After the installation passes visual inspection, electrical measurements are necessary to ensure operational safety.
Earth resistance is measured at the main earth electrode. If there is space available and ground allows electrode placement, the 3-spike method is used. It involves driving two probes into the ground at a considerable distance (the further (C) at 5 times radius of the building complex and the closer (P) at 62% of this distance) from the electrode under test and using them to inject current and measure voltage. In urban areas, more often than not this isn’t possible. In many such sites, 2-clamp method should be used instead. It is also useful for testing lightning protection. It injects current into earthing system of the building, as close to the ground as possible. It calculates resistance of the whole installation – the more parallel earths are available, the closer the result is to resistance of a single rod. Both methods are described in more detail in their own notes.
Continuity of PE wire and equipotential bonding – Continuity has to be tested with a 200 mA current and voltage between 4 and 24 V to conform to the standard. This measurement is usually done between the point under test and the nearest distribution board, and on the higher level between distribution boards and the point of supply, and eventually the substation to conform to the standard. Every contact and switch in the distribution board should be tested. The measurement method is chosen according to situation and grounding system to achieve the required accuracy. Accessible metal surfaces have the bonding checked periodically, while those concealed during construction are tested during initial inspection and when there is a fault.
In dry areas only the items that are large enough to be gripped or that can contact a significant part of the body surface are considered. Smaller items are less dangerous even if they become live. Touching them will cause the muscle to contract away from them breaking the contact.
It is important that within a single building there is no potential difference between any of the protective earths
For example it is possible to build a communication or computer system entirely separately, but it must still be connected to the protective earth system to ensure a common potential.
Insulation resistance and leakage current – Insulation prevents unwanted electrical contact and corrosion of the wire. Insulation resistance and leakage current are alternative ways to determine its quality. Insulation resistance is a test using high DC voltages, depending on the installation can be 250 V – 2.5 kV. This gives a pure resistive result with no capacitive effects outside the initial charge. On the other hand, leakage current is measured in AC conditions. It takes account of the capacitive elements of the insulation. The results are therefore not immediately comparable.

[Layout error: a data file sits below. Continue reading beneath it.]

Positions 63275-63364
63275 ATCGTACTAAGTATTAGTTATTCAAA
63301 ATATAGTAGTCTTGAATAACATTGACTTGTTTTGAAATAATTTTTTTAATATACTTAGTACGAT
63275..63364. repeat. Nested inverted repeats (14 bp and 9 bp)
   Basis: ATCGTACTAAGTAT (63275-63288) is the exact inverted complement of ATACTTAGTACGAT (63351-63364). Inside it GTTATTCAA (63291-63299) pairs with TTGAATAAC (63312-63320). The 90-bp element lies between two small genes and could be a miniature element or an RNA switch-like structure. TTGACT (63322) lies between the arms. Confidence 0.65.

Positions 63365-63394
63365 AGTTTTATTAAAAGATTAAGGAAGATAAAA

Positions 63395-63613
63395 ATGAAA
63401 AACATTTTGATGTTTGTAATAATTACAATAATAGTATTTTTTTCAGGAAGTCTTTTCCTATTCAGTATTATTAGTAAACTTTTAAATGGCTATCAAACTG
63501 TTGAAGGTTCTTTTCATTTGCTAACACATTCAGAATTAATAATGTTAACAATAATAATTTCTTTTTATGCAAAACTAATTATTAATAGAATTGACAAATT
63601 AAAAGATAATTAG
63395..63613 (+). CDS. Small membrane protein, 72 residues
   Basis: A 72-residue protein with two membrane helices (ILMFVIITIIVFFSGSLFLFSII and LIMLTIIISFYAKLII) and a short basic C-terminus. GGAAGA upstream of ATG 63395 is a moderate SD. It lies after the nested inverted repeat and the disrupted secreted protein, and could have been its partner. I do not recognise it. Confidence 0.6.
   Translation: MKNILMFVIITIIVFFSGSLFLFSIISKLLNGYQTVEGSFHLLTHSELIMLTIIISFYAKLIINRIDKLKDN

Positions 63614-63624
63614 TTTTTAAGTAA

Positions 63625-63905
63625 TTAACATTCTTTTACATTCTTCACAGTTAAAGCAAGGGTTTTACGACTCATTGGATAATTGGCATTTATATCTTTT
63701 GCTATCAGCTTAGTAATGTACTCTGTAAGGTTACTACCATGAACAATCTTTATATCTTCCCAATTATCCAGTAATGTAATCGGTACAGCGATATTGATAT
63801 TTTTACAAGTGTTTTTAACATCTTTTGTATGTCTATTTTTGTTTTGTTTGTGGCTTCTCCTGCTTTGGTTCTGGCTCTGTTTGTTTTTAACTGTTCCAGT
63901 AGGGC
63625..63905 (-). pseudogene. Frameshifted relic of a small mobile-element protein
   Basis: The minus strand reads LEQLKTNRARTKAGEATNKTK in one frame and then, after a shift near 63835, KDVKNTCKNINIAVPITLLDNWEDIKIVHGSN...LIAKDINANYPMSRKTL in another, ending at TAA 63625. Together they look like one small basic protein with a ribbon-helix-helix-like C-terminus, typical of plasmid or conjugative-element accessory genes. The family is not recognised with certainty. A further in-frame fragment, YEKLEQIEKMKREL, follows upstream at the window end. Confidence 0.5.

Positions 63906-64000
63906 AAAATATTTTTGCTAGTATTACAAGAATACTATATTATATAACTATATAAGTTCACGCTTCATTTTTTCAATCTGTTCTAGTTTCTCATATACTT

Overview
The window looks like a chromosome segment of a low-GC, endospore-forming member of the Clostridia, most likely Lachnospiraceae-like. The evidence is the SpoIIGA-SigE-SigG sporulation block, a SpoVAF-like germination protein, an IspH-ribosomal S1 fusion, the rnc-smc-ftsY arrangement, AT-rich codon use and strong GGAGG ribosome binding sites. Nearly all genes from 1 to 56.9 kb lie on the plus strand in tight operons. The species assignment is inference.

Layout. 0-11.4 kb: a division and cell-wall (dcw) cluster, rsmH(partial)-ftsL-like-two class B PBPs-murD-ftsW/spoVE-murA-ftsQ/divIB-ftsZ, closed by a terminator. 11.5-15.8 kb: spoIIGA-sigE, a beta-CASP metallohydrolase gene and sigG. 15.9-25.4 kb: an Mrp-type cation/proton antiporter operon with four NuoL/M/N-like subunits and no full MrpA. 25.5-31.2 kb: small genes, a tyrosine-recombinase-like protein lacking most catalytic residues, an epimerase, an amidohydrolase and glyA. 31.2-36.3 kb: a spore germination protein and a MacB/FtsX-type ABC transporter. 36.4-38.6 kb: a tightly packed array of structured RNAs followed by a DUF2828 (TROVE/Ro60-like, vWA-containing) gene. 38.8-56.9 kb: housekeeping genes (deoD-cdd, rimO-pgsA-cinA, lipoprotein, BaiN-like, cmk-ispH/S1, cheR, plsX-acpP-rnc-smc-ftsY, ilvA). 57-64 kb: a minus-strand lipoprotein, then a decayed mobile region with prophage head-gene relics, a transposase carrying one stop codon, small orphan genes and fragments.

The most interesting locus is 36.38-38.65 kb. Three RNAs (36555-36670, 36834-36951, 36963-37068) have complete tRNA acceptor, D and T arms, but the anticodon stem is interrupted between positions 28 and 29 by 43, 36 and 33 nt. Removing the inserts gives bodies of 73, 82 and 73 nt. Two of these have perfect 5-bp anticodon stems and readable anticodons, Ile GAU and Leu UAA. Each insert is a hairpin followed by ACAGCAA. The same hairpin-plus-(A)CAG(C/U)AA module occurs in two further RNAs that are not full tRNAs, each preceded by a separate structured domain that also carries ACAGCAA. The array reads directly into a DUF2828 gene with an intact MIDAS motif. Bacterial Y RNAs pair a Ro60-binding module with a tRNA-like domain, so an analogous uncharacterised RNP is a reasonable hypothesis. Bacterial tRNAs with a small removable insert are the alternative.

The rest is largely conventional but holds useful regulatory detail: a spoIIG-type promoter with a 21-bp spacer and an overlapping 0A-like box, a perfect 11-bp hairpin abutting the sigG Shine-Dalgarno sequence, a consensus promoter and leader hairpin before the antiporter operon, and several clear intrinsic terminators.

RCD testing – RCDs are automatic switches that turn the supply off if they sense a current in PE (or alternately a difference between currents in phase and neutral). This way, they provide protection from electric shock. There should be multiple, protecting different parts of the installation, and a hierarchy should exist between them. Some offer overcurrent protection as well, but mostly, overcurrent devices are separate. RCDs have to be tested for contact voltage, trip-out time, and trip-out current. Testing procedure consists of measuring trip-out time at different factors of the rated current. Contact voltage is the voltage between accessible grounded metal part and the PE contact on the RCD.
If the contact voltage is significant it usually means the PE is broken, this should also trip the RCD.
Line and loop impedances – Line and loop testing creates a short circuit between phases and measures the series impedance from the transformer leg to the measuring point. Line is the line-to-neutral impedance, and loop in the line-to-PE. The measurement is meant to test overcurrent devices and supply line impedance. Similarly, loop impedance tests overcurrent devices in the fault loop, residual current devices and PE impedance. In both measurement, the prospective fault current is calculated. It has to be high enough to operate overcurrent devices.
Electrical installation is not a simple system. The measurements can be an indication of its safety. Warning labels, symbols and inscriptions are part of the safety system as much as the electrical features, so the users are able to keep themselves safe. Once electrical safety of the installation is established, the wise manager will move to testing the appliances, and to functional testing.
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